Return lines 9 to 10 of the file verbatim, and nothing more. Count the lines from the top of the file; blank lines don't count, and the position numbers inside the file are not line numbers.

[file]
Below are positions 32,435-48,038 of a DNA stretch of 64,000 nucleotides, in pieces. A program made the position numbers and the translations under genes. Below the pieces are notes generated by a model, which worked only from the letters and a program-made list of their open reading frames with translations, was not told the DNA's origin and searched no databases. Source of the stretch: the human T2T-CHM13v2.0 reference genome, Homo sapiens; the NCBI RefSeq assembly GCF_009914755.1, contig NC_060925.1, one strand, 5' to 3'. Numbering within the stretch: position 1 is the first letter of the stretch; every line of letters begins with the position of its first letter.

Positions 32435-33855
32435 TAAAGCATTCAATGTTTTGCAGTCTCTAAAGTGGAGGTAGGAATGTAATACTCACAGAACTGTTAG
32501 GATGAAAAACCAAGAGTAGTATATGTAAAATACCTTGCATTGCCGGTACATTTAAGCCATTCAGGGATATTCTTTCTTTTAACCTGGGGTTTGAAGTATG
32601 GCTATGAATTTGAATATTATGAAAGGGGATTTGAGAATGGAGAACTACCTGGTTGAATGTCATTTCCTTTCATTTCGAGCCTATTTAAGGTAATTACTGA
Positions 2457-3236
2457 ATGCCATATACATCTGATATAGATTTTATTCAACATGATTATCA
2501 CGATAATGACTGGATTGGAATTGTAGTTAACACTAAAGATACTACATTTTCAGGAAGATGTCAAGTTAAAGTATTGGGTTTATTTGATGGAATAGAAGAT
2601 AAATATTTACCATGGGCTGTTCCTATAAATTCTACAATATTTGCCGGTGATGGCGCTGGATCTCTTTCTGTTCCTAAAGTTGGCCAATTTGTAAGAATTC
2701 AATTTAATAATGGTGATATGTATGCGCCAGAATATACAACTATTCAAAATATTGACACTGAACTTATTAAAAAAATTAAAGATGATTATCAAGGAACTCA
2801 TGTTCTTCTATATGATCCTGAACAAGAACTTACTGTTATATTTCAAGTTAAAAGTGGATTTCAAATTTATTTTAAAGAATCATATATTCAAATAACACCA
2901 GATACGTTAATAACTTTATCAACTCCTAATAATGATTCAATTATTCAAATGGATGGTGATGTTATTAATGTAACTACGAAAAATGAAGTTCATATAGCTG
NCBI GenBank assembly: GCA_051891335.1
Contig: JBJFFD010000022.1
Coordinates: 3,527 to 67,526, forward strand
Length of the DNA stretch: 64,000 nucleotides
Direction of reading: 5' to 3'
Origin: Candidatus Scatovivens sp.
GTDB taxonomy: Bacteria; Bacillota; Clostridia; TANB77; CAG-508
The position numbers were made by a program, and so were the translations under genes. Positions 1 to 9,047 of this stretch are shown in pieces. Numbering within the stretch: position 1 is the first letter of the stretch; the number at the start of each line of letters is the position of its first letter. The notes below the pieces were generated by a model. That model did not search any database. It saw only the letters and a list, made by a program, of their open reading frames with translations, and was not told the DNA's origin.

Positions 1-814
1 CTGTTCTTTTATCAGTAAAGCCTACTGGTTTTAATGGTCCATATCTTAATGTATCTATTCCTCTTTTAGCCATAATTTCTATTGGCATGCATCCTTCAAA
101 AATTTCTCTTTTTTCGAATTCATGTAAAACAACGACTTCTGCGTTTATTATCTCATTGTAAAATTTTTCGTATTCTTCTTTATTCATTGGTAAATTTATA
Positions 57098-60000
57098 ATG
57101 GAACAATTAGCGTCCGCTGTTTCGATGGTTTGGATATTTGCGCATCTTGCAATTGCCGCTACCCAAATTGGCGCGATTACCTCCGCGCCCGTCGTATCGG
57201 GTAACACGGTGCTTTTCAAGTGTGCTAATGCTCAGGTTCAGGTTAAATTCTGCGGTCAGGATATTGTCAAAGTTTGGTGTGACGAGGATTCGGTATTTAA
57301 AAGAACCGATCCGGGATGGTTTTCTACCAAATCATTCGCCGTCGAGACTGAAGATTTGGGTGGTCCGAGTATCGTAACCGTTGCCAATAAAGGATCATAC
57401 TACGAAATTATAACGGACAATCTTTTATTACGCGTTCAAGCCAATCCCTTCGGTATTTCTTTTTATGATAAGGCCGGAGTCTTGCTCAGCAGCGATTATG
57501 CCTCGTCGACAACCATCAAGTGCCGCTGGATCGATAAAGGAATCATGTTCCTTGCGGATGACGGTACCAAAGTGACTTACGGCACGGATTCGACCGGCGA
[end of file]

2601 AAATATTTACCATGGGCTGTTCCTATAAATTCTACAATATTTGCCGGTGATGGCGCTGGATCTCTTTCTGTTCCTAAAGTTGGCCAATTTGTAAGAATTC
2701 AATTTAATAATGGTGATATGTATGCGCCAGAATATACAACTATTCAAAATATTGACACTGAACTTATTAAAAAAATTAAAGATGATTATCAAGGAACTCA